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After unemployment fiasco, Florida senators move to punish vendors

It’s in part a reaction to the state’s decision to award Deloitte Consulting a potential $135 million contract despite its work on the unemployment system.
Jeff Clark stares into the abyss of Florida's unemployment reclaim system from the kitchen counter of his Safety Harbor home.
Jeff Clark stares into the abyss of Florida's unemployment reclaim system from the kitchen counter of his Safety Harbor home. [ ELIZABETH DJINIS | Tampa Bay Times ]
Published Mar. 3
Updated Mar. 3

TALLAHASSEE — A Senate committee on Wednesday approved a bill that would penalize companies that perform poorly on state contracts, a reaction to the various contracting scandals that have erupted in the state government in recent years.

Senate Bill 788, sponsored by Sen. Janet Cruz, D-Tampa, would bar companies from bidding on new state contracts if they fail to meet the terms of their previous contracts with the state.

SCOTT KEELER   |   Times

Florida Senator Janet Cruz.
SCOTT KEELER | Times Florida Senator Janet Cruz. [ SCOTT KEELER | Times (2019) ]

“I’m not picking on any company in particular,” Cruz said, noting that it could apply to multiple companies.

But she did single out the decision last year for the Gov. Ron DeSantis administration to choose Deloitte Consulting for a new $135 million contract to handle the state’s Medicaid data.

The decision generated headlines and outrage — even from DeSantis himself — because the unemployment website Deloitte created for the state in 2013 failed immediately at the start of the pandemic last year. The Times/Herald found that the Agency for Health Care Administration, which awarded the contract, didn’t delve into Deloitte’s work on the online unemployment system, known as CONNECT, before giving out the award.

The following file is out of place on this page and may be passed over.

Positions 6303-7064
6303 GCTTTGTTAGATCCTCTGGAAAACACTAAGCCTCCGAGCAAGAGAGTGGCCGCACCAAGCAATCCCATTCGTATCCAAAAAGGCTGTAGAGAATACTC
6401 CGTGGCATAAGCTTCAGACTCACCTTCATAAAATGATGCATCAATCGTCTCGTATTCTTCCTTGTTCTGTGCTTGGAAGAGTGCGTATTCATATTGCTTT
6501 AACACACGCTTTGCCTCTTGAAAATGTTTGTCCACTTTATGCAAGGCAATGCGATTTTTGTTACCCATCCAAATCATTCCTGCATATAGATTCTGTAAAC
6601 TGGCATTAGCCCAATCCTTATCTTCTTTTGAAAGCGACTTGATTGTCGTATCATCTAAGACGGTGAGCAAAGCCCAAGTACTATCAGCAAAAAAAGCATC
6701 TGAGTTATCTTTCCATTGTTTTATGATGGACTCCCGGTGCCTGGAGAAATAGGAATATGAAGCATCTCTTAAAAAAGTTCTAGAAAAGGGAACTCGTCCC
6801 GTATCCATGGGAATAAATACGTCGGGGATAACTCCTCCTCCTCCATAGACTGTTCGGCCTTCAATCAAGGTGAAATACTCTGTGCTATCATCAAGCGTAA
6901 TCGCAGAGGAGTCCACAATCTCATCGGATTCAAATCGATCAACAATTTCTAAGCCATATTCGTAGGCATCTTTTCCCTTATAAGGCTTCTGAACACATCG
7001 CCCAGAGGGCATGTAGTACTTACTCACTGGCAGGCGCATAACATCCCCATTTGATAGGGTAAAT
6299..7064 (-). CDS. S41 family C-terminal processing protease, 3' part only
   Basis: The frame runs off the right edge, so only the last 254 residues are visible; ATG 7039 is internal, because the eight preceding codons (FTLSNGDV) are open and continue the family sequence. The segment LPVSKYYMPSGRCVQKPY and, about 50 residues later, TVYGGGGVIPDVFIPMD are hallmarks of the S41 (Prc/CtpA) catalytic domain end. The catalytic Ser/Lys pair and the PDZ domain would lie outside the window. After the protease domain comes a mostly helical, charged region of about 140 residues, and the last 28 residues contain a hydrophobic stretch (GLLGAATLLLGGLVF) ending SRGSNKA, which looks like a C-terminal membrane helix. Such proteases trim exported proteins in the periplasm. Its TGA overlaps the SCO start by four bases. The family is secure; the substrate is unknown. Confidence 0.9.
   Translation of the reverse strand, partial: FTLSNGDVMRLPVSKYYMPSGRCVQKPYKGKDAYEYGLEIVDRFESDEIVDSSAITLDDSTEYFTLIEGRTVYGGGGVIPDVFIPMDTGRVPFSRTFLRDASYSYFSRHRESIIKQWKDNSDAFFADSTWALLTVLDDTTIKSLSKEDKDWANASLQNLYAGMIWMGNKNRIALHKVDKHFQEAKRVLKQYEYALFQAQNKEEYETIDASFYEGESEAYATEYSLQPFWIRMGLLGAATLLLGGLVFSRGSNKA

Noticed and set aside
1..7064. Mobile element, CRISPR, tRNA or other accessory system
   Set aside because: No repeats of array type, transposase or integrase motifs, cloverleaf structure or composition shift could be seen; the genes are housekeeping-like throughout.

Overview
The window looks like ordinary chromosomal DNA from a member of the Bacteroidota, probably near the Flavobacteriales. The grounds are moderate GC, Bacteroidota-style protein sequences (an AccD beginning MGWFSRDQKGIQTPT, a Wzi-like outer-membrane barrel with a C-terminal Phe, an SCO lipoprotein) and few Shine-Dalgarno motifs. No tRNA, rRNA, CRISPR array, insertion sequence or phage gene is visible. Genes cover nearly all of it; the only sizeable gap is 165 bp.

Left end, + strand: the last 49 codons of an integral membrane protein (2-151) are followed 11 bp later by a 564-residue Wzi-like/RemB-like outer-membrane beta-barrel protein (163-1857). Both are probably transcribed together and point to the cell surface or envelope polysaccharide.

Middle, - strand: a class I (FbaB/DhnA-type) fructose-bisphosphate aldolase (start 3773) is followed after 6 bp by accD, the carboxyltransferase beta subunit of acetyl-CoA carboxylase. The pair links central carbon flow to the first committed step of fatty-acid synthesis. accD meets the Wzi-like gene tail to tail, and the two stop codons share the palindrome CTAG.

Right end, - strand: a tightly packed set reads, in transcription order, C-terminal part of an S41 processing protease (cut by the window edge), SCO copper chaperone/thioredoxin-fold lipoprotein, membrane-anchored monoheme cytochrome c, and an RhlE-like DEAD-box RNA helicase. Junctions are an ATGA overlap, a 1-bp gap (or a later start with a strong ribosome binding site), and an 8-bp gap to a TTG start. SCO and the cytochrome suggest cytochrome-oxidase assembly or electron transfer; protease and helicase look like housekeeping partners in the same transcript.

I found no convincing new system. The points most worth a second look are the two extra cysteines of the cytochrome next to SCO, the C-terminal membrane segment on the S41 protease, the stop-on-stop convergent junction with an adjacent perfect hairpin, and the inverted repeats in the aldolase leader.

Deloitte was paid about $40 million for its work on CONNECT, even though the system has been faulty since its launch in 2013.

“With all of this in consideration, how can we allow any company, in this case it was Deloitte, to receive another $135 million contract?” Cruz said Wednesday.

Under her bill, state agencies would be required to report companies that don’t fulfill the terms and conditions of their contracts to the Department of Management Services, which would then decide whether to place those companies on the state’s suspended vendor list. Currently, that list applies to companies that have ongoing contracts with the state, not companies whose past work proves faulty. Deloitte’s contract to build CONNECT ended in 2015.

Once on the list, companies would have to wait a year before they could ask the Department of Management Services or an administrative law judge to be removed.

The bill was approved unanimously Wednesday without any lawmakers asking questions or debating the proposal. It would still have to pass multiple committees and be approved by the House and Senate before making it to the governor’s desk for approval.

The state has seen several state contracts turn sour in recent years, affecting millions of Floridians. In 2018, the state’s overhaul of the SunPass tolling system was a fiasco. Drivers across the state were double-billed, a glitch that ended up costing the state millions of dollars. The state had contracted with Conduent State & Local Solutions for the work.

In each failure, however, much of the problem could be blamed on the state’s mismanagement. In the SunPass situation, a state auditor found the state wasn’t managing the contract at all, choosing instead to pay another contractor to monitor Conduent’s performance.

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